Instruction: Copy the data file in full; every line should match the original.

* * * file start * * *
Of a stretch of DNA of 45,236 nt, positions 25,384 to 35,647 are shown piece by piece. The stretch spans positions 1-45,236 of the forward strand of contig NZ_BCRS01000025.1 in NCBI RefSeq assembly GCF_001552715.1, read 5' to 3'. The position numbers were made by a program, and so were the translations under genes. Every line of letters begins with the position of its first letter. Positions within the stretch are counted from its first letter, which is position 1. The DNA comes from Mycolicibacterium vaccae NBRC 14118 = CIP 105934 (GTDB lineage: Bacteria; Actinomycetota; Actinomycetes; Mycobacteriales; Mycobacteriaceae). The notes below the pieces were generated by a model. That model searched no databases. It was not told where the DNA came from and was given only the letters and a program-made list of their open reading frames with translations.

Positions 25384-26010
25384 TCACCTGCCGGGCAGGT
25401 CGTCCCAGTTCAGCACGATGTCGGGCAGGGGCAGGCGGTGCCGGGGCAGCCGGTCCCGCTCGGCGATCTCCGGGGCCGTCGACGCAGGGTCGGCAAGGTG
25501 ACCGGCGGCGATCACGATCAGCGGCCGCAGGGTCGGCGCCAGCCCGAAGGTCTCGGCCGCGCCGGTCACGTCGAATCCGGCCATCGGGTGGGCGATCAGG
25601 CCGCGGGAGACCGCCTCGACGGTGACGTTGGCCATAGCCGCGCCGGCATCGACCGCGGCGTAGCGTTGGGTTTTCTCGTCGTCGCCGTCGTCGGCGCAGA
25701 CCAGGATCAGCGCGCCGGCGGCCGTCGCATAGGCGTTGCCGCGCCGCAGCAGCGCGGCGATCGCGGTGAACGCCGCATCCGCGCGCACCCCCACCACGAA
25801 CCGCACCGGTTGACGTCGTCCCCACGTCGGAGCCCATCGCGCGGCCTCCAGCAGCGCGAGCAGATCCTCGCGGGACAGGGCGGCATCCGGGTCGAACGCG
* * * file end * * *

Of a stretch of DNA of 45,236 nt, positions 25,384 to 35,647 are shown piece by piece. The stretch spans positions 1-45,236 of the forward strand of contig NZ_BCRS01000025.1 in NCBI RefSeq assembly GCF_001552715.1, read 5' to 3'. The position numbers were made by a program, and so were the translations under genes. Every line of letters begins with the position of its first letter. Positions within the stretch are counted from its first letter, which is position 1. The DNA comes from Mycolicibacterium vaccae NBRC 14118 = CIP 105934 (GTDB lineage: Bacteria; Actinomycetota; Actinomycetes; Mycobacteriales; Mycobacteriaceae). The notes below the pieces were generated by a model. That model searched no databases. It was not told where the DNA came from and was given only the letters and a program-made list of their open reading frames with translations.

Positions 25384-26010
25384 TCACCTGCCGGGCAGGT
25401 CGTCCCAGTTCAGCACGATGTCGGGCAGGGGCAGGCGGTGCCGGGGCAGCCGGTCCCGCTCGGCGATCTCCGGGGCCGTCGACGCAGGGTCGGCAAGGTG
25501 ACCGGCGGCGATCACGATCAGCGGCCGCAGGGTCGGCGCCAGCCCGAAGGTCTCGGCCGCGCCGGTCACGTCGAATCCGGCCATCGGGTGGGCGATCAGG
25601 CCGCGGGAGACCGCCTCGACGGTGACGTTGGCCATAGCCGCGCCGGCATCGACCGCGGCGTAGCGTTGGGTTTTCTCGTCGTCGCCGTCGTCGGCGCAGA
25701 CCAGGATCAGCGCGCCGGCGGCCGTCGCATAGGCGTTGCCGCGCCGCAGCAGCGCGGCGATCGCGGTGAACGCCGCATCCGCGCGCACCCCCACCACGAA
25801 CCGCACCGGTTGACGTCGTCCCCACGTCGGAGCCCATCGCGCGGCCTCCAGCAGCGCGAGCAGATCCTCGCGGGACAGGGCGGCATCCGGGTCGAACGCG